The brain must learn how to overcome these speed disparities if it is to create a temporally unified representation of the external world: "if the visual brain wants to get events correct timewise, it may have only one choice: wait for the slowest information to arrive.
His model separated explicit timing and implicit timing.the short duration of which we are immediately and incessantly sensible". Although the perception of time is not associated with a specific sensory system, psychologists and neuroscientists suggest that humans do have a system, or several complementary systems, governing the perception of time.One particular component, the suprachiasmatic nucleus, is responsible for the circadian (or daily) rhythm, while other cell clusters appear to be capable of shorter-range (ultradian) timekeeping.Therefore, the tenth-of- a-second window may be the smallest delay that allows higher areas of the brain to account for the delays created in the first stages of the system while still operating near the border of the present.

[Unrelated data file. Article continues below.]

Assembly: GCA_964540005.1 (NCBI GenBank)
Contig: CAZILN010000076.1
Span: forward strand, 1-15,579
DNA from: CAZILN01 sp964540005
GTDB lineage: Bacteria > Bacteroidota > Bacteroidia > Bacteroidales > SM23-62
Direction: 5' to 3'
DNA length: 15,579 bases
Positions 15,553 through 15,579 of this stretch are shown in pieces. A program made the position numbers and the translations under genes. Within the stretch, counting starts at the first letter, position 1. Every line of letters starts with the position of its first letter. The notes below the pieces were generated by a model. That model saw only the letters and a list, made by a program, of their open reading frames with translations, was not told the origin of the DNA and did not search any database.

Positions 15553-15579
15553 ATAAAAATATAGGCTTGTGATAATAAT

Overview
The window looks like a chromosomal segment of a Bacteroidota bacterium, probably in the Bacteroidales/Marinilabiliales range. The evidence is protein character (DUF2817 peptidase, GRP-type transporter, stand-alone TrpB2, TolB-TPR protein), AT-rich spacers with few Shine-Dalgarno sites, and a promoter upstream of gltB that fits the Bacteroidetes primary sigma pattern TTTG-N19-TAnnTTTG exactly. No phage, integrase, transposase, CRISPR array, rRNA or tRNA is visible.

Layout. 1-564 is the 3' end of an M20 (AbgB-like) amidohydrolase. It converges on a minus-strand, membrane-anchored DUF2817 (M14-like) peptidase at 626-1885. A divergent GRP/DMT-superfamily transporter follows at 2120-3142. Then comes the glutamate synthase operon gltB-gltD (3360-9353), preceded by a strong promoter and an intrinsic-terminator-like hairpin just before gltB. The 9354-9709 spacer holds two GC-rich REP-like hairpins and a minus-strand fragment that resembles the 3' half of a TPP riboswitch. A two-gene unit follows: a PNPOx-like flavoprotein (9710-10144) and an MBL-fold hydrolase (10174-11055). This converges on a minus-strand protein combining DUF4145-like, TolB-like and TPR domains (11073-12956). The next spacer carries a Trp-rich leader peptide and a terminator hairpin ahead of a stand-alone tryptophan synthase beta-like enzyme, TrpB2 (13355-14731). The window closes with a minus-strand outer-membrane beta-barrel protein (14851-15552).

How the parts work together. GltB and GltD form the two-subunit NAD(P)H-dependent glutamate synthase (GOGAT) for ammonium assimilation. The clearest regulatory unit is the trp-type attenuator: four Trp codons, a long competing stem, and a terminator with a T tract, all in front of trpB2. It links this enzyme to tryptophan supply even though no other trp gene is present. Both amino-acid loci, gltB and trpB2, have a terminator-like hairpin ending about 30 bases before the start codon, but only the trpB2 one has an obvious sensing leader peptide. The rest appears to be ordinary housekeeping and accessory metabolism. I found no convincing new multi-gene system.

This window of delay means that awareness is postdictive, incorporating data from a window of time after an event and delivering a retrospective interpretation of what happened." A temporal illusion is a distortion in the perception of time, which occurs when the time interval between two or more events is very narrow (typically less than a second).and neuroscience that refers to the subjective experience, or sense, of time, which is measured by someone's own perception of the duration of the indefinite and unfolding of events.